You've found your ideal camera and you're thinking: ok, now what lens (s) to buy to take great photos? I reassure you right away, we all asked ourselves this question ...
I still remember that time when I was shooting everything with my 18-55mm, you know, that lens that came as a kit with the camera body. Until the day when I really felt limited by its performance: it was time to find better!
From my point of view, choosing a photo lens is Very important because it greatly conditions the visual result of a shot. On its own, it makes it possible to evoke a particular atmosphere, to assert a style or to make visible details of our subject that could have gone unnoticed.
Two types of lenses exist: fixed focal length or zoom. With a fixed focal length, it's up to you to move closer or further from the scene to be photographed to take your photo. With a zoom lens, you move the lens ring to get closer or further away.
Good news ! Lenses designed for full frame cameras also work on APS-C. Which means you can continue to use your goals even as you level up your gear. This is not true the other way around (those designed for APS-C sensors will not work with full frame sensors).
Be careful, however, APS-C sensors will offer a different rendering than a full-frame sensor. The rendering will indeed be "closer" to the scene to be photographed. For more details on the different sensors, I invite you to read my article on the choice of your camera.
The 50mm lens: my essential in food photography
The fixed 50mm is the first lens I had when I started working as a food photographer. And I still use it very often because it is very versatile! It allows you to photograph the subject of your photo (whether it is a recipe or a product) by also showing elements around it.
- it is a fixed focal length so no distortion of the elements in the angles when shooting at 45 °, as we sometimes see with zooms
- it takes very bright photos thanks to its aperture capacity (1.4). Note that the smaller this number, the brighter your photos will be.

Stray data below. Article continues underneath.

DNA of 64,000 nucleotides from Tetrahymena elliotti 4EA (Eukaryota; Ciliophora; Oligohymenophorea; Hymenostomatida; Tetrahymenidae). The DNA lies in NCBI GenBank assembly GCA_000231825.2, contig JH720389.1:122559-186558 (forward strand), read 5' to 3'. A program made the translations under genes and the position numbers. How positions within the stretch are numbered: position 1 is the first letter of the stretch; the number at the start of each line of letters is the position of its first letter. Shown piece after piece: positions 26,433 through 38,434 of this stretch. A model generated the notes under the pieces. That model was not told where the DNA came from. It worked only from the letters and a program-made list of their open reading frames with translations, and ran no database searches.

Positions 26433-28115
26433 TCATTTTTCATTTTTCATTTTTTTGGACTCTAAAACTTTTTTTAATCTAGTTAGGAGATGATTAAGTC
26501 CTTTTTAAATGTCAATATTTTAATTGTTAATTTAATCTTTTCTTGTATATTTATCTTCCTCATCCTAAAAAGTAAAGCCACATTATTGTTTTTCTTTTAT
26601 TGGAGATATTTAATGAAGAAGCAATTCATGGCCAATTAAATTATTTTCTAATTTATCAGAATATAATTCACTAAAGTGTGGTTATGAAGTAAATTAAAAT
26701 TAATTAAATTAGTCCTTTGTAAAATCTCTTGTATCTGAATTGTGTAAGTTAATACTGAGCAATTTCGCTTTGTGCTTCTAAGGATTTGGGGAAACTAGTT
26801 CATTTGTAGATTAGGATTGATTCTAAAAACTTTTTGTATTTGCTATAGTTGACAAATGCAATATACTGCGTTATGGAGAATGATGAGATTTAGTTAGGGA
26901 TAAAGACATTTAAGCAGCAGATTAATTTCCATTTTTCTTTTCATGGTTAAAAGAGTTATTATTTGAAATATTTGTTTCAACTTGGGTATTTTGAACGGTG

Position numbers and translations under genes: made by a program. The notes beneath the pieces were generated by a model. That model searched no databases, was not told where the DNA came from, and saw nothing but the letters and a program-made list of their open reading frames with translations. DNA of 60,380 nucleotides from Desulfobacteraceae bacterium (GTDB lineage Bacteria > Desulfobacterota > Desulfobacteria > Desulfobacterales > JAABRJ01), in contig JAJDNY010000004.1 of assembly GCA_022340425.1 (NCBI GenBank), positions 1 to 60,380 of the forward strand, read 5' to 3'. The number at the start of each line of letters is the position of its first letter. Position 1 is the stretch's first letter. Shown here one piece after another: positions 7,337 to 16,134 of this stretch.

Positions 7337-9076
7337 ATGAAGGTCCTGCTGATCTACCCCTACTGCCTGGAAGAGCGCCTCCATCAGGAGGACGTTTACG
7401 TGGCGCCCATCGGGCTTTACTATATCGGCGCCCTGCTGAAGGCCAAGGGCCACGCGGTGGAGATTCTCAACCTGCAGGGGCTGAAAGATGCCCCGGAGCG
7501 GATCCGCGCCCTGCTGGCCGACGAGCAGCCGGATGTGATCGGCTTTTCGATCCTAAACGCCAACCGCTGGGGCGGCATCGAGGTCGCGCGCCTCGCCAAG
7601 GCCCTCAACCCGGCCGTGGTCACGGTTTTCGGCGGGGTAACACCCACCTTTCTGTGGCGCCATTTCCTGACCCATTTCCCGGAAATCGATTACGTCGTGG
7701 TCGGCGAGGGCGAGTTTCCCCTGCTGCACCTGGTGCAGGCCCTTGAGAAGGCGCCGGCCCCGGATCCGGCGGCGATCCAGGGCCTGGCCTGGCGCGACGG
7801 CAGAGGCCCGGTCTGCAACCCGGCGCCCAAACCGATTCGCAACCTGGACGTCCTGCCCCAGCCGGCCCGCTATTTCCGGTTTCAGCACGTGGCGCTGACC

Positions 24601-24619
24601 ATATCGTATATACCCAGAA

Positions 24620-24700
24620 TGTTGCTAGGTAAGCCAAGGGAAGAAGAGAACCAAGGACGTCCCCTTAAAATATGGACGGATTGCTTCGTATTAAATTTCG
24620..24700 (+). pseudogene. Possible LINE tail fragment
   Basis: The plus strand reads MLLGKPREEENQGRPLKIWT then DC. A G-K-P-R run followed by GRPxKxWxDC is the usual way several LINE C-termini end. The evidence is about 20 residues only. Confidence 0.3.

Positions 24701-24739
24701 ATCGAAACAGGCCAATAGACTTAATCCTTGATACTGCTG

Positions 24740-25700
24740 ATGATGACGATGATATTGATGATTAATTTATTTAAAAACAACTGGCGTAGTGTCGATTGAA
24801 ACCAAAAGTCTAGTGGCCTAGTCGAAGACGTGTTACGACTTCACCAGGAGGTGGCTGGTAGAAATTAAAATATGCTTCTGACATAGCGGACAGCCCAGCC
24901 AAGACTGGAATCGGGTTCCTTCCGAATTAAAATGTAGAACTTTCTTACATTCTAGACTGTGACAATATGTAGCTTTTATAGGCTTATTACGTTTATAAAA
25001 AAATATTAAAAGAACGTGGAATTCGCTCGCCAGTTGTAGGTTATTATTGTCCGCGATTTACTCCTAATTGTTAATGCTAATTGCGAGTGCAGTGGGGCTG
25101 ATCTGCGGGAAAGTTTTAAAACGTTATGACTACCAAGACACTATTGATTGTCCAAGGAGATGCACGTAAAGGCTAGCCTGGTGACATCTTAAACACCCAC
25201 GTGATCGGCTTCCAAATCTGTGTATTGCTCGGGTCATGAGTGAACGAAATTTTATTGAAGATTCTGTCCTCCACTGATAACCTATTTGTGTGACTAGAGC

- beautiful background blurs
- impeccable sharpness
- very light
I mainly use 50mm for: flatlay shots (top view), low light shots, landscape shots ...
The 105mm macro lens: my favorite in food photography
The 105 or 100mm macro lens (depending on the brand) is a gem. It is perfect for highlighting your subject, photographing it close-up. Once we have tested it, we can hardly do without it, I warn you :)
- it perfectly captures all the details of the subject
- gives sharp photos
- beautiful background blur
- you can get very close to the subject (it's a macro lens)
- no or little distortion in the angles because it is a fixed focal length
- less bright than a 50mm f1.4 on the other hand
- quite heavy, ideal for use with a tripod
I use the 105mm for close-up views whether it's ingredients or recipes. I can only recommend it to people who have a full-size camera! However, I do not really recommend it to those who have an APS-C box because the rendering will be very (too) close-up. For APS-C the ideal would be rather a 60mm macro: NIKON 60mm macro f2.8.
The 24-70mm lens: my "Swiss army knife" in food photography
The 24-70mm zoom is a bit like a Swiss Army knife! Thanks to its adjustment ring, we can vary our distance from the scene: move away or get closer without having to do so physically.
- practical to use (we move the adjustment ring)
- avoid changing the lens each time you want a different rendering
- pay attention to the distortion effect it creates on photos, especially in angles
- less bright than a 50mm f1.4 for example
- small flat on the sharpness, less sharpness than a fixed focal length
Personally I use 24-70mm when doing photo reports for clients, or to quickly shoot recipes from multiple angles. I also often use it for flatlays (top view).
How to make the right choice?
Of course, this list is not exhaustive and could continue to grow! But I am telling you about these 3 objectives because they are the ones I really use on a daily basis in my work.
When making your choice, make a list of your real needs : the type of shots you take (or will need to do) most often, or the times when you feel limited by your equipment. At this point, the choice towards this or that goal will then become obvious to you.
Getting the right gear is the first step to better photos, that's for sure. But nothing beats the practice, still and always. Hope my advice will help you make the best choice!
If you haven't read it yet, I also invite you to discover my article on the choice of your camera.
PS: I am not paid to write this article, however it contains affiliate links. The products listed here are those that I personally recommend to you.